Eddie Hearn is often criticised for the calibre of boxing that finds its way onto PPV, under the banner of his promotional outfit, Matchroom Sport. Saturday night will thankfully not be one of those occasions. It is a night of boxing that fully deserves to be on pay-per-view.
British heavyweight superstar Anthony Joshua will challenge Charles Martin of the United States for his IBF world heavyweight championship in what promises to be one of the most electric, yet tense affairs in recent memory, possibly parallel only to Carl Froch-George Groves II.
Joshua's maiden attempt at world honours will pique the interest of the entire boxing universe, primarily because many deem it a massive challenge, considering the relative infancy of Joshua's career. Secondly, the re-emergence of David Haye as a force in the heavyweight division, as well as Tyson Fury's recent victory over Wladimir Klitschko make British heavyweight boxing arguably the most attractive in all the weight classes.
SUBMIT AN ARTICLE
Apply to become a GMS writer by signing up and submitting a 250 word test article: http://gms.to/haveyoursay5
Article continues below
Bookmakers make Joshua the resounding favourite to beat Charles Martin on Saturday night, with many saying the fight will not go the distance. However, in searching for future unifications with both Tyson Fury and Deontay Wilder, as well as a possible super fight with David Haye, Joshua will be sure not to overlook a very game opponent in Martin, who boasts an unbeaten, yet unheralded record.
Martin won the IBF heavyweight strap in January, when he challenged Vyacheslav Glazkov for the vacant title; the title that had been stripped from Tyson Fury for opting to fight a rematch with Wladimir Klitschko, which he was contractually obliged to do, rather than fight mandatory challenger, Glazkov.
Article continues below
Martin took the belt in somewhat bizarre fashion, with a knee injury to Glazkov ending the contest in round three, the official decision being a technical knock-out victory for Martin. He later called out Anthony Joshua, and the fight was subsequently made, with tickets selling out in an estimated one-and-a-half minutes.
Big fights await either man. The victor on Saturday will have the heavyweight boxing division at their feet, and it would be expected that at least one of the major unifications will be made within the next year. Martin has the chance to make an immense statement and spring an upset that is somewhat uncommon considering he is the defending champion.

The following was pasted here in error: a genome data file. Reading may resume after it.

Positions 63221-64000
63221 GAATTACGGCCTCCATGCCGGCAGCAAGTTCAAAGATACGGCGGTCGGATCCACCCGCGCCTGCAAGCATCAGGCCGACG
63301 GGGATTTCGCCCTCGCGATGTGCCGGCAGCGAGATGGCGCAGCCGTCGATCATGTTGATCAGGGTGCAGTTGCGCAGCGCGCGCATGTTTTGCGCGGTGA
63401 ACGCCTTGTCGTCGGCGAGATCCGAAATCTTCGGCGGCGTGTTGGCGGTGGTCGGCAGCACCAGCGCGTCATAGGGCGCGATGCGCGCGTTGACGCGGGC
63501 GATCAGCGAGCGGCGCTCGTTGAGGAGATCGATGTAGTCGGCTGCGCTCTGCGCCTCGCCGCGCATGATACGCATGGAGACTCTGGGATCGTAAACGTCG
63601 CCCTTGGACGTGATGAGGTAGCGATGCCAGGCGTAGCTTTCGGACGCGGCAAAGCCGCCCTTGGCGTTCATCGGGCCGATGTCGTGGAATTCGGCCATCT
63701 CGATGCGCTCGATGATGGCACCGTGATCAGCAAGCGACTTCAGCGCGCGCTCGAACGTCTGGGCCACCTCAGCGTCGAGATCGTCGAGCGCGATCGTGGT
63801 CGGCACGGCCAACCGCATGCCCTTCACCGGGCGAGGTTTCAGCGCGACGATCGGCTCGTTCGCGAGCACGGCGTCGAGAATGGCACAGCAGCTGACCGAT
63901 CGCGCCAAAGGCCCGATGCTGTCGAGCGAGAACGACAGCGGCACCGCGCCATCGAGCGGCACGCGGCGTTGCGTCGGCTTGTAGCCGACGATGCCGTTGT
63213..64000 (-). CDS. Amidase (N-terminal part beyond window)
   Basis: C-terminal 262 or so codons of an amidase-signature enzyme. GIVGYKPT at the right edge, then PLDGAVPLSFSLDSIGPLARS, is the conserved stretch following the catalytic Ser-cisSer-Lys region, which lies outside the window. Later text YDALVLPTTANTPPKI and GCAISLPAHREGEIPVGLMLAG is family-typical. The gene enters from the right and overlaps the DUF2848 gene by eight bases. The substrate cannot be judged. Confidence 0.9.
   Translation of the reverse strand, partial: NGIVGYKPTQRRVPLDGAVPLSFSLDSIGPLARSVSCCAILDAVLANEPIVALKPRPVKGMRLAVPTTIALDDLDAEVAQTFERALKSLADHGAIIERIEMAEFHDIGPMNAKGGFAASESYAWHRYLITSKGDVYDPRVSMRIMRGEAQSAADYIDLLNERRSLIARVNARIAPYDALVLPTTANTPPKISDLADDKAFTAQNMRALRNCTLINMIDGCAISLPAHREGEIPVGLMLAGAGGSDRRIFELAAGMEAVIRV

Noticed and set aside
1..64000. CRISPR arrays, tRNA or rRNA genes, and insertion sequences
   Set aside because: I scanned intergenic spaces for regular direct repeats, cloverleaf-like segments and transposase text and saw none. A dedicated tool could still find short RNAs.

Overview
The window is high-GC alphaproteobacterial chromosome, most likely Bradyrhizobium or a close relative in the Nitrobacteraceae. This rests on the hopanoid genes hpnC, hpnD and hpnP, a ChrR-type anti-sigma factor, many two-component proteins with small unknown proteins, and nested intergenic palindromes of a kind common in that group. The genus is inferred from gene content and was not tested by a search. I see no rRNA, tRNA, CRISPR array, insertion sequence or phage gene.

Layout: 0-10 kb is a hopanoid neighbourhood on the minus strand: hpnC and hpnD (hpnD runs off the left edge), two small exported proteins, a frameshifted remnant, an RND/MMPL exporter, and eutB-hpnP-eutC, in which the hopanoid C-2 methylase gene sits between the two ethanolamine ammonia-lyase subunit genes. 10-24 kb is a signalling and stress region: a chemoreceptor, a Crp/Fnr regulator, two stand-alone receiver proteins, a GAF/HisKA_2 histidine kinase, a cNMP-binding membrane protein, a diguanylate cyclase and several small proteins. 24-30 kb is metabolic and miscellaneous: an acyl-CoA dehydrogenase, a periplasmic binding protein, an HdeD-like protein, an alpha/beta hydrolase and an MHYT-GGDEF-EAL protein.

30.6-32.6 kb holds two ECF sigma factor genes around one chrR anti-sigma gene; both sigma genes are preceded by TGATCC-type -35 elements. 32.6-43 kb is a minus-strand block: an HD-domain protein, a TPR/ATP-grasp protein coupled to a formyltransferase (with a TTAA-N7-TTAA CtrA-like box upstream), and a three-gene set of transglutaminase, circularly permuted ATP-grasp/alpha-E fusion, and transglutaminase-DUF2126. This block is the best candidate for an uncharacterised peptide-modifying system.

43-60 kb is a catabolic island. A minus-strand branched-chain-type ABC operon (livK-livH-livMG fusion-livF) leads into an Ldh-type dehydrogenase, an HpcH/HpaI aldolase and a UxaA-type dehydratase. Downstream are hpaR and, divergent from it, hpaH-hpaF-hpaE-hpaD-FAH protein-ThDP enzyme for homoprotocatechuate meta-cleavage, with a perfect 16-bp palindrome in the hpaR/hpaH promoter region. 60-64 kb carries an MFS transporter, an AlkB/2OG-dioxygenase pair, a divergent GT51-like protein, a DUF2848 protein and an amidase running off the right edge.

Whatever happens, sparks will fly, and it is not expected that we will hear the final bell after twelve rounds of boxing - it seems this contest will be race to the knockout.
Elsewhere on the card, Lee Selby of Wales, defends his IBF featherweight crown against Eric Hunter of the United States, whilst Jamie McDonnell defends his WBA 'regular' bantamweight title against Fernando Vargas of Mexico. Both are expected to routinely win and go on to face bigger challenges later in the year; Josh Warrington of Leeds for Selby, and possibly Juan Carlos Payano of the Dominican Republic - the WBA 'super' world bantamweight champion for McDonnell.
Nigel Benn's son Conor, will make his professional debut also, whilst George Groves fights David Brophy in the super-middleweight division. Matthew Macklin and Brian Rose also participate in a cross-roads fight, with arguably both careers on the line in what is a true 'pick 'em' fight. It is perhaps the most intriguing contest behind the main event.
What must be said of Saturday night is the depth of the card and the quality of the main event. Joshua will hopefully supply the fireworks and Martin will do his best to extinguish them, whilst a wealth of quality operators on the under-card will keep the crowd enticed in the meantime.
This is a truly defining night for British boxing, with one of its brightest prospects given the 'acid test' that his hoped legitimacy will require.